If you put ultracold molecules into different quantum states, you can load optical tweezers much more efficiently. According to researchers in Nijmegen, this brings the quantum computer a step closer.

In order to better understand complex matter and problems, researchers do not only want to use models, but also seek quantitative solutions with mathematics. You can do a lot on supercomputers, but at some point you reach the limits of their computing power. ‘Many complex problems in physics are based on quantum mechanics’, says Etienne Walraven, a PhD student at Radboud University Nijmegen. ‘So it would be a logical step to use quantum computers for such problems, since they are based on the same principles.’


Although the quantum computer itself is still a long way off, researchers are working hard to advance the field. ‘There are many flavours of quantum computers’, explains Walraven, ‘but one possibility is to build a grid of atoms or molecules.’ At the moment, the field has yet to find the efficiency to build and load such a grid. ‘Once we can do that, you could start doing quantum computing.’ Walraven and his supervisor Tijs Karman used computational chemistry to work out how to fill such a grid properly, and published their results in Physical Review A and in Physical Review Letters.

Optical tweezers

Optical tweezers

Beeld: Etienne Walraven

‘You make a grid with something called an optical tweezer’, says Walraven. ‘This is a laser that you divide several times into very many smaller lasers, each of which you can move individually.’ Atoms and molecules feel a certain attraction to these lasers and move into them, but in theory this results in a grid that is only fifty per cent randomly filled, which in practice is even less. ‘You need a full grid if you want to do anything, so you have to move all these lasers around manually to put all the molecules next to each other, and that takes a lot of time.’


Another disadvantage is that the molecules will eventually break down due to collisions with other molecules and their finite lifespan. Walraven: ‘So there is a limit to how big you can make the grid. The field would be greatly advanced if it could be done more efficiently.’ Many research groups are therefore trying to speed up the ‘sorting process’ by improving the algorithms around these lasers, but Walraven and Karman approached the problem from a different angle.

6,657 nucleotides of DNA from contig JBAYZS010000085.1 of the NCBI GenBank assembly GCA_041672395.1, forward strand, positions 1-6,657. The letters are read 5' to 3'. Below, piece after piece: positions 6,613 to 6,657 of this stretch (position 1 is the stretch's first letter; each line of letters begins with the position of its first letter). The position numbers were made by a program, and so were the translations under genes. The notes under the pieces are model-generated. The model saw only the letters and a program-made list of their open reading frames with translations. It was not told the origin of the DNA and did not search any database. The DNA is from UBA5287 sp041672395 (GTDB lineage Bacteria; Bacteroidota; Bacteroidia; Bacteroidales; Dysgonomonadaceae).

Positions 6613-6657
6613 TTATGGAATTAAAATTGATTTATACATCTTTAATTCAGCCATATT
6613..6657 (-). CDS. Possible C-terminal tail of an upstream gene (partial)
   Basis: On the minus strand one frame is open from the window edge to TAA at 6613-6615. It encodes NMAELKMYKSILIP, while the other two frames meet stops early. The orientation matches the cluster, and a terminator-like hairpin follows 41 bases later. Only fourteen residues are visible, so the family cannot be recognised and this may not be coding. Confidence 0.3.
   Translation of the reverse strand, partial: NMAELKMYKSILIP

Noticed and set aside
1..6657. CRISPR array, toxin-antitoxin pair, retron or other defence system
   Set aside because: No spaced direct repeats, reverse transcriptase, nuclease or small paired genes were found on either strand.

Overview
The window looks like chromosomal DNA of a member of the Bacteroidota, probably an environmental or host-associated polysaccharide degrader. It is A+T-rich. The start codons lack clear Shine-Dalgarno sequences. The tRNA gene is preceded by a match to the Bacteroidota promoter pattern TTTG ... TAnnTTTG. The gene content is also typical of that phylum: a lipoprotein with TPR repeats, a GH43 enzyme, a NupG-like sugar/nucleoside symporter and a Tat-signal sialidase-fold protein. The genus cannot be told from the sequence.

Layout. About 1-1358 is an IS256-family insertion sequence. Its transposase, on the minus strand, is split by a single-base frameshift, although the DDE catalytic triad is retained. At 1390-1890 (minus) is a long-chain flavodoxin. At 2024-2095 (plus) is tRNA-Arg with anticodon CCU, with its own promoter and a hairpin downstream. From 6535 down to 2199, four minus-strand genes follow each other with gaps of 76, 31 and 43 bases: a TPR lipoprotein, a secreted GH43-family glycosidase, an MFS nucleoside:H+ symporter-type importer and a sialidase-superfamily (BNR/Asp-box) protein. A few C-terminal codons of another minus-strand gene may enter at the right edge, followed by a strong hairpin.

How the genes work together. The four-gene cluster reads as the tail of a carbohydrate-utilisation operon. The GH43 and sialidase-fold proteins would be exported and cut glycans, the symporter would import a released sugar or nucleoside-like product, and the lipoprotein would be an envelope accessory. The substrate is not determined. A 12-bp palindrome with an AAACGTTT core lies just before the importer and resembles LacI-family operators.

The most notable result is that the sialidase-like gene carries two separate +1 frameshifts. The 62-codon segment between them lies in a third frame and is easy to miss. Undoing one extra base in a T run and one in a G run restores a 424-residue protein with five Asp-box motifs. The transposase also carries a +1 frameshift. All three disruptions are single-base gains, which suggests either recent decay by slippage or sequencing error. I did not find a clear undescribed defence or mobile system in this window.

‘We had been working on a more efficient way of filling optical tweezers for almost two years, but we had not been successful despite several proposals’, recounts Walraven. ‘When I returned from my summer holidays last year, Tijs said he had seen something extraordinary. By putting our molecules in different rotational states, they didn’t destroy each other when they collided. We were astonished that we couldn’t find this in the literature, so I started to look into it in more detail.’

Rotation repulsion

Beeld: Etienne Walraven

Molecules in strongly differing quantum rotation states have a repulsive interaction

If you make molecules extremely cold – think a few billionths of a degree above absolute zero – then quantum mechanics prevails. You can then use microwave radiation to push the molecules into a particular quantum state, for example a particular rotation. ‘It is partially known what happens when molecules in these states bump into each other’, says Walraven. ‘If they are in the same state, they have Vanderwaals interactions. If two molecules are in a different state, they have an even stronger attraction through dipole-dipole interactions. This attraction also causes them to jump out of the grid. But if you make the difference bigger, two quanta, they suddenly repel each other!’


This repulsive interaction ensures that a molecule that ends up in the grid of the optical tweezers remains stable when a molecule in a different quantum state collides with it. Walraven: ‘You can go in a number of directions with this discovery, because these are really new, stable interactions. One of the applications is to fill tweezers more efficiently. In our other paper, we show that we can increase the theoretical filling efficiency from fifty to eighty percent. We really don’t understand why nobody else has looked at this. It feels like a textbook idea, something that should have been known a long time ago.’

Although this work was purely theoretical, there certainly is hope for applications. ‘Together with Michael Tarbutt from Imperial College London, we looked at whether our theoretical method would be feasible in practice, and he was also positive,’ says Walraven. ‘Now the hope is that experimenters will pick this up and more people will try to fill these grids.’ The quantum computer is getting closer and closer.

Walraven, E.F., Tarbutt, M.R. and Karman, T. (2024) Phys. Rev. Lett. 132(18), DOI: 10.1103/PhysRevLett.132.1834

Walraven, E.F. and Karman, T. (2024) Phys. Rev. A 109(4), DOI: 10.1103/PhysRevA.109.043310